Kids given a combination of cheese and vegetables will eat only about a quarter as many calories as those given potato chips, according to a new study from Cornell University.
The findings may not be surprising, but they suggest that swapping out potato chips for cheese or vegetables then might help reduce the amount of calories kids eat at snack time, the researchers say. "If you put into the rotation (healthier snacks) you can have a significant impact on weekly caloric intake," he suggested.
The study involved 183 children in grades 3 though 6. Each of the kids was put in a room to watch TV and eat a snack: 45 kids were given potato chips, 36 were offered cheese, 59 were given raw vegetables and 43 were given cheese and vegetables.
After 45 minutes the researchers measured how much food the children had eaten.
They found that kids in the chip group ate by far the most calories, 620 on average.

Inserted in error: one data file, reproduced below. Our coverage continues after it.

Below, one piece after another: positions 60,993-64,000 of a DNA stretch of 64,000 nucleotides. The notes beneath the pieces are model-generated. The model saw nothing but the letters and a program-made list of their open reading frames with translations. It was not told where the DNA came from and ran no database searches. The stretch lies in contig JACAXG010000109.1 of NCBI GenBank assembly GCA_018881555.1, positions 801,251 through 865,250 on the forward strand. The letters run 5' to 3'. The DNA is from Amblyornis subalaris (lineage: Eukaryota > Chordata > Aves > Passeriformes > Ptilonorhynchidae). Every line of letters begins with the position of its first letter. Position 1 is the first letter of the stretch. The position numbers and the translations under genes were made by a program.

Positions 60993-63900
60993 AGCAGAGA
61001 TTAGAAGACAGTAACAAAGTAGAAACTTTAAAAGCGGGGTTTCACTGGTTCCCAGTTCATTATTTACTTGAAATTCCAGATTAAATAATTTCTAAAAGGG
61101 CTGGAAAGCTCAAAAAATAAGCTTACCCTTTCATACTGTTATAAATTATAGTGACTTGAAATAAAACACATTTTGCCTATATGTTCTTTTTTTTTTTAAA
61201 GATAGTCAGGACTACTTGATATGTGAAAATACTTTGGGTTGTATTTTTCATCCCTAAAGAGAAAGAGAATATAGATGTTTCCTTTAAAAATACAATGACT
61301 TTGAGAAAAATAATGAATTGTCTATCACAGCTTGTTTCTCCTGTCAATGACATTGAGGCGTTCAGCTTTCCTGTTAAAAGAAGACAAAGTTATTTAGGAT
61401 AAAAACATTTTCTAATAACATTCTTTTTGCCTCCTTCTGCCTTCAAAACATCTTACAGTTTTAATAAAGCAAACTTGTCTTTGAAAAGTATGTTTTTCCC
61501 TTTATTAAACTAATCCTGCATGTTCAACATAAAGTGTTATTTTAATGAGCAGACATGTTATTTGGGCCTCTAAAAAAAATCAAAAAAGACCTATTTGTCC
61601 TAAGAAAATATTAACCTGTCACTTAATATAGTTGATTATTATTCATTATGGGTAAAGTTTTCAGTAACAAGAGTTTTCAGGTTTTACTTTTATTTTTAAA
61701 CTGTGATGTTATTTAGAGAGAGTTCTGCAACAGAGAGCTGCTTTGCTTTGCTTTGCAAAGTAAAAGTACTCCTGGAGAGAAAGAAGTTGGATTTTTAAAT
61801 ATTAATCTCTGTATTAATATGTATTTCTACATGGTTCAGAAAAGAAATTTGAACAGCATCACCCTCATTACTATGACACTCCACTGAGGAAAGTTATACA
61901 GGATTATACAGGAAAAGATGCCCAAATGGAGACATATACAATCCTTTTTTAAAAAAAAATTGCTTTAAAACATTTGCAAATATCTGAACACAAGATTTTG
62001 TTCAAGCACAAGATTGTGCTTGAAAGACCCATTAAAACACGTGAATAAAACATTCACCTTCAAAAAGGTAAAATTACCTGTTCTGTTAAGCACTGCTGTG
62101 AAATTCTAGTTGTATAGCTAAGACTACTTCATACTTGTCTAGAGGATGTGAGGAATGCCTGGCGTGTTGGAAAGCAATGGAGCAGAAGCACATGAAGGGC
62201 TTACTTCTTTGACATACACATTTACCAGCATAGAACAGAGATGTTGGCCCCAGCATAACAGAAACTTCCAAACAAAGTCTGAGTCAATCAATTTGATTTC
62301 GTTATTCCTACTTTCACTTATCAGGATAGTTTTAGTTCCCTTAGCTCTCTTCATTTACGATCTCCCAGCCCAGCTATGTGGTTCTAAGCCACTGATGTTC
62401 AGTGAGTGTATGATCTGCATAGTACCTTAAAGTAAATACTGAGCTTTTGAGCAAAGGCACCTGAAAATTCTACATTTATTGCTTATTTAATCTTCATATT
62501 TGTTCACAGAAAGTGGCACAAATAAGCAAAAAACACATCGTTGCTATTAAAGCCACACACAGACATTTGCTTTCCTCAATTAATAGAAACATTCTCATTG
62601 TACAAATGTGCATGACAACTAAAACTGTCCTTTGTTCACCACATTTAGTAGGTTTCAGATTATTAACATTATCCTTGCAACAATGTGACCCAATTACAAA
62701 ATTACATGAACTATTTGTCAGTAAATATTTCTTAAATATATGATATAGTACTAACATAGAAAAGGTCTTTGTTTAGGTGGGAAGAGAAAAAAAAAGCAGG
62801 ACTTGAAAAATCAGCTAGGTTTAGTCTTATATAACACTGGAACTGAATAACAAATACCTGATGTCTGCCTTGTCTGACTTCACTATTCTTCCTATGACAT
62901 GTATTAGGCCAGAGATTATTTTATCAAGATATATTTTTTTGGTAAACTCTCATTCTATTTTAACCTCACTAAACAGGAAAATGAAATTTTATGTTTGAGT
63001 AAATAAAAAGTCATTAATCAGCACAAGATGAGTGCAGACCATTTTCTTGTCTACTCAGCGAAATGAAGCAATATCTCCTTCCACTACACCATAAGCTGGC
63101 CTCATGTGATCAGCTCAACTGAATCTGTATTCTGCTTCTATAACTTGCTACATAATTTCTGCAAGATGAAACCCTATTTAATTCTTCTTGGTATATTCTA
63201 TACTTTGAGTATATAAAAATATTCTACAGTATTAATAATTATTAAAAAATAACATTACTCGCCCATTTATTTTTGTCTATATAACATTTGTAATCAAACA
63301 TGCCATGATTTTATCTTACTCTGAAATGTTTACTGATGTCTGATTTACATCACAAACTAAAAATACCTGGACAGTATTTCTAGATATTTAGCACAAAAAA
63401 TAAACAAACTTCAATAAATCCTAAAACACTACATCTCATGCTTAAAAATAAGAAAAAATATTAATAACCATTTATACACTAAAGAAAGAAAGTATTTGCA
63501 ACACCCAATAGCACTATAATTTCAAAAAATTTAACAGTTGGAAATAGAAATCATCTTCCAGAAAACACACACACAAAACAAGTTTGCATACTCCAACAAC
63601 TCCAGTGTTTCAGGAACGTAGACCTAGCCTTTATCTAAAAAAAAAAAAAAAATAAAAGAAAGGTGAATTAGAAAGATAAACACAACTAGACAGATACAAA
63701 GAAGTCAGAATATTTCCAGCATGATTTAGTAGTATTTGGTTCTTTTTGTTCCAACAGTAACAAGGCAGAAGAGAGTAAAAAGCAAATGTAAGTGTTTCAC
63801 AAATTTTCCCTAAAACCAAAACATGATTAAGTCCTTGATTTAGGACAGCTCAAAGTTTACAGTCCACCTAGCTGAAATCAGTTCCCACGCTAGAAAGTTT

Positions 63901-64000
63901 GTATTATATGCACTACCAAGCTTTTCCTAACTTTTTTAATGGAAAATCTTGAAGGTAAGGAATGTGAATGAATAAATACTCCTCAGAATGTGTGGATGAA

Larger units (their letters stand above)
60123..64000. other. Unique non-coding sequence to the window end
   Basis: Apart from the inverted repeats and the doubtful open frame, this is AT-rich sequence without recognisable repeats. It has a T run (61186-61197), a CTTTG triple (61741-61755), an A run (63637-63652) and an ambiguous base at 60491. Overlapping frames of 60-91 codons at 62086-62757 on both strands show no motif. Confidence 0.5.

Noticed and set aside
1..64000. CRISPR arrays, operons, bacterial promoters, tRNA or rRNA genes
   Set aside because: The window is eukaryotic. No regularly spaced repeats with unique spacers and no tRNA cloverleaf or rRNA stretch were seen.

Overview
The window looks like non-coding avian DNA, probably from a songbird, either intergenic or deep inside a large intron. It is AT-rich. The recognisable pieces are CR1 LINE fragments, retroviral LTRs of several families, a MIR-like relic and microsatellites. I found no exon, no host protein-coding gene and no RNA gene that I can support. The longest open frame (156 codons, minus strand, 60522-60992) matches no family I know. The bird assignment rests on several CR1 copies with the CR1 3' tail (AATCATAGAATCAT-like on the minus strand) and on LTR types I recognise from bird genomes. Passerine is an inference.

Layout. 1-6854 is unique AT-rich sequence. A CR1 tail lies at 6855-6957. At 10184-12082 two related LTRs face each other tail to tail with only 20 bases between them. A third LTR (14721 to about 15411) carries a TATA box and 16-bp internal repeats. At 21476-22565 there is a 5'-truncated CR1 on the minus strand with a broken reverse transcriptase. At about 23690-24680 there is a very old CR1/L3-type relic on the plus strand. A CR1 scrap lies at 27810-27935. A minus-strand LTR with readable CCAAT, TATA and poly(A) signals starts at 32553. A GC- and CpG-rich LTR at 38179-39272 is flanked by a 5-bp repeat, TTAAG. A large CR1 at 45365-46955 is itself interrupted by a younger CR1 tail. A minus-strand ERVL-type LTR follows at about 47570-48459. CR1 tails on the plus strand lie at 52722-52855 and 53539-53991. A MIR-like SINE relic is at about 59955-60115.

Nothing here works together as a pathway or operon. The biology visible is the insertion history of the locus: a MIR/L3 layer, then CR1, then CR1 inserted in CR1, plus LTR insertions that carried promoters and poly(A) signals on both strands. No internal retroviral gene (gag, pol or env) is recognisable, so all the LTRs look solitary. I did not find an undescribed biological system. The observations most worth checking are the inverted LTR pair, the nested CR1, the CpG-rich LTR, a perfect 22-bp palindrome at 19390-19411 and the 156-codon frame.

Kids ate 200 calories of cheese, 60 calories of vegetables and 170 calories of the combination cheese-and-vegetables snack.
Children tend to eat the foods they like - and one measure of preference is the amount eaten. So chips and cheese beat raw vegetables hands down.
The findings might be obvious, but they also reveal that kids felt full after eating fewer calories of the cheese and vegetables than after eating the potato chips.
In this study, the kids ate until they felt full, and for the potato chip group that meant eating a lot more calories than the cheese-and-veggies group.
To put those 600 potato chip calories into perspective, a moderately active eight-year-old boy should eat about 1400 to 1600 calories a day.
The researchers stated that restricting kids' diets to only the healthiest of foods might not be the right approach. For some families, restricting snacks to only the healthiest ones is not even possible.
"The most effective way, we believe, is to put (healthy snacks) in the rotation. Don't take away everything that they love, but reduce calories over the week," the researcher said.
SOURCE: Pediatrics, online December 17, 2012.
All research on this web site is the property of Leslie Beck Nutrition Consulting Inc. and is protected by copyright. Keep in mind that research on these matters continues daily and is subject to change. The information presented is not intended as a substitute for medical treatment. It is intended to provide ongoing support of your healthy lifestyle practices.